It was provided that if Tallahassee, where The Florida State College, formerly designated The West Florida Seminary, was then located, should not be selected as a site for one of the new institutions under the plan, The Florida State College having been abolished by the Act, the State Board of Education, upon returning to the city any property, delivered by it for use of the school, should charge the city a proportion of any money required to be paid under Section 325 of the Revised Statutes of Florida, 1892, which the city had not paid. Turning to this section we find that a seminary for Florida west of the Suwannee was located in Tallahassee on condition that the city convey certain property to the Board of Education and "that the said city, by its proper authorities, * * * guarantee to said board of education the payment of the sum of two thousand dollars per annum forever * * *." (Italics supplied.)

So in the Buckman Act and in Section 325 of the Revised Statutes of Florida, the legislature, creator of municipalities, recognized, approved and, at least in some instances, required contributions from city treasuries of monies as a condition to the establishment and maintenance of institutions of learning within their borders.

Further evidence of the attitude of the legislature with regard to such donations is found in Chapter 5498, Laws of Florida, Acts of 1905, expressly empowering the City of Gainesville to issue bonds for such amount as the city council should determine "for the purpose of securing educational advantages and facilities in or adjacent to such city." F.S.A. § 282.01.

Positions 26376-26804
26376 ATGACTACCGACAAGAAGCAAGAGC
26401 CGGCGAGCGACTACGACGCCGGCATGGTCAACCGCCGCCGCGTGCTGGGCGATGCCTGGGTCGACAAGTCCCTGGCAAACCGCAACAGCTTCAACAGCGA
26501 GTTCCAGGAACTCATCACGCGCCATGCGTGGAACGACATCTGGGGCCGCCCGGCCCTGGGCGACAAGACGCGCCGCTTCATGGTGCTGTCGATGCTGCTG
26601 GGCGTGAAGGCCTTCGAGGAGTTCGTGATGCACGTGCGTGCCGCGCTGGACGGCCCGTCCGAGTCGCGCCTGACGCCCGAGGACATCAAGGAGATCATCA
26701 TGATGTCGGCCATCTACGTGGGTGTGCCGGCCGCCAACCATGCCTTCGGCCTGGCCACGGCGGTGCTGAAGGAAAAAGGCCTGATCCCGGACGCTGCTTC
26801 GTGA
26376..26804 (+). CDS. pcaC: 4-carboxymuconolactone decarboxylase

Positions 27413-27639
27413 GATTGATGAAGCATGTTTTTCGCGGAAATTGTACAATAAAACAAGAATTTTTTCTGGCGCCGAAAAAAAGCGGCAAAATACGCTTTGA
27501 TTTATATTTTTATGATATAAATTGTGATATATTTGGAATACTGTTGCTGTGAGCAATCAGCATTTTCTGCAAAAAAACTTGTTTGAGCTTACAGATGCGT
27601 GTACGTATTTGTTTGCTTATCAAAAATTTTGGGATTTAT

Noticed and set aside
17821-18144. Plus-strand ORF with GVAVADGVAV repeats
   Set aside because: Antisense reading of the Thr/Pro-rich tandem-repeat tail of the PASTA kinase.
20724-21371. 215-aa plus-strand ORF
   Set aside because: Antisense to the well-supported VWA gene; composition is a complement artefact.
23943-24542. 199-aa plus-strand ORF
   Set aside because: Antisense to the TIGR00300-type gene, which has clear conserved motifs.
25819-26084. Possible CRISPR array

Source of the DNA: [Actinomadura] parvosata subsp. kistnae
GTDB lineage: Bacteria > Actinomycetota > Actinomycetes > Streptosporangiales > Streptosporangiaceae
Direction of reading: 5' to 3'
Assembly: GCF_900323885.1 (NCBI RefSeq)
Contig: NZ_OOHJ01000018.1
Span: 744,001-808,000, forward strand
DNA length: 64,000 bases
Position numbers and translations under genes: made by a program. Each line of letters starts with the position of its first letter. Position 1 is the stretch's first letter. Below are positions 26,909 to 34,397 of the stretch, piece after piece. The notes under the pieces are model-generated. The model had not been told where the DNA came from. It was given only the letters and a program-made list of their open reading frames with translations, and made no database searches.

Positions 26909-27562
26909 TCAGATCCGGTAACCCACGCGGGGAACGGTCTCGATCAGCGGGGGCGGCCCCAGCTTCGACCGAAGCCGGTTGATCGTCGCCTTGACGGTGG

And as late as 1953 the legislature in a footnote to Item No. 62 of the appropriation bill "*Provided that none of these monies shall be used to purchase water from the City of Gainesville." Chapter 28115, Laws of Florida 1953, F.S.A. § 282.01, item 62. Of course, we realize that this was long after the promise of the citizens' committee was made but it does indicate to us that the legislative intent forty-eight years afterward harmonized with the pattern we think was set by the acts to which we have referred.

By the express terms of the Buckman Act the Board of Control was given the power "to receive donations" and we construe this provision to authorize acceptance of donations by the City of Gainesville. We have been directed to no provision of the city charter, expressly granting to the city the power to enter such an agreement as was executed by the "committee of citizens." Nor has our research revealed express authority so to contract.

After a careful study of this record, we conclude that the whole pattern for reorganizing and maintaining the educational system offered an opportunity for legal contributions by cities from their funds in order to secure to the citizens the obvious advantages of having institutions located in their midst. True, no express grant of power so to contribute appeared in the Gainesville charter but it was properly implied from the powers expressed.

A municipality can exercise the powers expressly granted and such powers *518 as may be implied from or as may be incident to those granted. State ex rel. Cole v. Keller, 129 Fla. 276, 176 So. 176.

We think that the power to expend money of the city by furnishing a utility as an inducement to establishing a university in the city is inherent in the powers granted to the City of Gainesville. Certainly the very purpose of a municipality is to further and foster the welfare and prosperity of those who constitute its citizenry. Such expenditures must be kept within bounds so that public funds may not be advanced to promote purely private enterprise. State v. Town of North Miami, Fla., 59 So. 2d 779. But such is not the case here. State v. Board of Control, Fla., 66 So. 2d 209.